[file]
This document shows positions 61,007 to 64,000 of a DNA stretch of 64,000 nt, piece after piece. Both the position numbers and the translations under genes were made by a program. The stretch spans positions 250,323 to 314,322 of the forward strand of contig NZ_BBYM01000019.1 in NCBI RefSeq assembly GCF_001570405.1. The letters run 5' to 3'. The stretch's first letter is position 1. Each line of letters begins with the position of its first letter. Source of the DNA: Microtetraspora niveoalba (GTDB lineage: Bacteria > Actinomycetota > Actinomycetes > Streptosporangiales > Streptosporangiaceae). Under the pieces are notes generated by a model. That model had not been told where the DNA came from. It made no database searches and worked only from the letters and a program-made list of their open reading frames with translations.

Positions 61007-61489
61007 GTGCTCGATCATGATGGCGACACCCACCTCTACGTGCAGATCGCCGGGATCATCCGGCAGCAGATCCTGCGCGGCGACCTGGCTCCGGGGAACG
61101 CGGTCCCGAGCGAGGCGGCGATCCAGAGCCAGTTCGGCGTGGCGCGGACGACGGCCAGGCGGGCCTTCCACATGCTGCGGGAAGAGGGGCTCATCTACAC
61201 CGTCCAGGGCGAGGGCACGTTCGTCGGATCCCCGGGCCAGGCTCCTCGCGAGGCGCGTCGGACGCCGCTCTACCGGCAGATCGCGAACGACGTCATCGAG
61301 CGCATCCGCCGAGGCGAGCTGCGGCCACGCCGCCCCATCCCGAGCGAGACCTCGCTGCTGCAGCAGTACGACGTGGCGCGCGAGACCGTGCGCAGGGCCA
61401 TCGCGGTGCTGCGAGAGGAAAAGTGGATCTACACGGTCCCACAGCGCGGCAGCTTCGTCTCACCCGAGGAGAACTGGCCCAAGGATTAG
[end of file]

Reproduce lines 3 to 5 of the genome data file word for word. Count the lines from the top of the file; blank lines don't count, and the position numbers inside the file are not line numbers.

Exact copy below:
61007 GTGCTCGATCATGATGGCGACACCCACCTCTACGTGCAGATCGCCGGGATCATCCGGCAGCAGATCCTGCGCGGCGACCTGGCTCCGGGGAACG
61101 CGGTCCCGAGCGAGGCGGCGATCCAGAGCCAGTTCGGCGTGGCGCGGACGACGGCCAGGCGGGCCTTCCACATGCTGCGGGAAGAGGGGCTCATCTACAC
61201 CGTCCAGGGCGAGGGCACGTTCGTCGGATCCCCGGGCCAGGCTCCTCGCGAGGCGCGTCGGACGCCGCTCTACCGGCAGATCGCGAACGACGTCATCGAG